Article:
Financial Checklist and Tips when Losing a Job
Losing a job can be very stressful on your personal life and your family, but there are ways to reduce the stress on your finances. We have compiled a checklist and some tips you can use to lessen the impact of temporary unemployment and protect the financial security of your family.
Items to consider before you leave your old job:
Meet with your benefits counselor or review your current benefits to make sure you understand the following:
- Which employer benefits should be replaced, such as health, disability, or life insurance.
- Which employer benefits can be kept or transferred, such as a workplace savings plan.
- When employer benefits such as health, disability, or life insurance will cease and how COBRA insurance can help.
- What compensation, if any, you are entitled to, including back pay, vacation days, sick pay, or future distributions.
- Apply for unemployment insurance as soon as possible after losing a job. Procrastination may reduce your benefits. The majority of employers offer COBRA to extend health insurance benefits, but there may be less expensive options.
- If your spouse has a health plan, compare it to continuing your health insurance under COBRA or enrolling through the Health Insurance Marketplaces. In some cases, it can be less expensive with equivalent or better benefits. A job loss is typically a qualifying event and most plans will allow for making benefit changes.
To qualify for special enrollment in a Marketplace plan, you must select a plan within 60 days before or 60 days after losing your job-based coverage. Eligibility for COBRA continuation coverage won’t limit your eligibility for Marketplace coverage. You can apply for Marketplace coverage at HealthCare.gov or by calling 1-800-318-2596
Evaluate your family’s financial situation
Items to consider before making financial decisions:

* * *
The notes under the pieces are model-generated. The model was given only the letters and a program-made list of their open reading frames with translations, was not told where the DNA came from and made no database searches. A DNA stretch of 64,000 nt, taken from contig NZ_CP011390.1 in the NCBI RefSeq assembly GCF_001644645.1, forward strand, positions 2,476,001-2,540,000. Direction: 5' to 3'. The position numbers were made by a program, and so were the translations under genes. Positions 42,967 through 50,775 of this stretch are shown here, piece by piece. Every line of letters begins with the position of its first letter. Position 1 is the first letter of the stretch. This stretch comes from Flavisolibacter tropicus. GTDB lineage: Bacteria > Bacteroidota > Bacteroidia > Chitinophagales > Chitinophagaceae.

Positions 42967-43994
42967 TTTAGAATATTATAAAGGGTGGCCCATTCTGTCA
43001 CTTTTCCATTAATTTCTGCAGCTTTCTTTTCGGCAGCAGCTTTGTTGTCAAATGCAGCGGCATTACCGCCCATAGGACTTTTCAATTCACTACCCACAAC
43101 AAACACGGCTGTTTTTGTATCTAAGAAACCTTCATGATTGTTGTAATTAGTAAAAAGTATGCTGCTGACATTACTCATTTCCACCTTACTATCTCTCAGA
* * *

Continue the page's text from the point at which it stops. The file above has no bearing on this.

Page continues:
- Severance Packages
- Potential Length of Unemployment
- Impact of reduced income on Monthly Budget
- Health Insurance Costs Increases on Budget
- Retirement Plan and Company Stock Access
Look closely at your income versus expenses, and make a realistic assessment of your financial security.
Financial Planning Decisions to Discuss with Financial Advisor:
- Determine how long your emergency fund will last
- Cash Flow Modeling to determine if investment allocations should be change
- What to do with your old retirement savings plan 401k, Pension, Corporate Stock Plans, 401k and other Retirement Plan Options
You have three options for your old 401(k) that can provide continued potential tax-deferred growth opportunities:
- Roll over to a Personal IRA – This allows you to consolidate your retirement accounts in one place, while continuing tax-deferred growth potential. This gives you the most investment options and financial planning flexibility.
- Roll over to a new workplace plan (if permitted) –You may be able to consolidate your 401(k)s into one account, while continuing tax-deferred growth potential. This could limit some financial planning opportunities.
- Stay in your old workplace plan (if permitted) – Lets you continue tax-deferred growth potential, but you can no longer contribute to the old plan. This could limit some financial planning opportunities.
If you must, you can cash out your plan. However, keep in mind that taxes and often penalties will apply. There may also be additional withdrawal penalties. Consider the lost compound interest as well as the lost asset, and how that will affect your overall retirement planning.
For many investors, rolling over old workplace savings accounts to an IRA may offer the most compelling benefits for managing retirement savings. It’s also important to review investments at least once a year and rebalance as necessary.
There are many decisions to make after losing a job, especially when it is an abrupt change.
Keep your personal financial goals, such as saving for retirement, top of mind. An objective financial advisor is a valuable resource to offer suggestions to keep your financial plan on track. Please call us at 317-407-7678 or contact us for a free consultation to see if we can help you.
Please be sure to speak to your advisor to carefully consider the differences between you company retirement account and investment in an IRA. These factors include, but are not limited to changes to availability of funds, withdrawals, fund expenses, fees, and IRA required minimum distributions.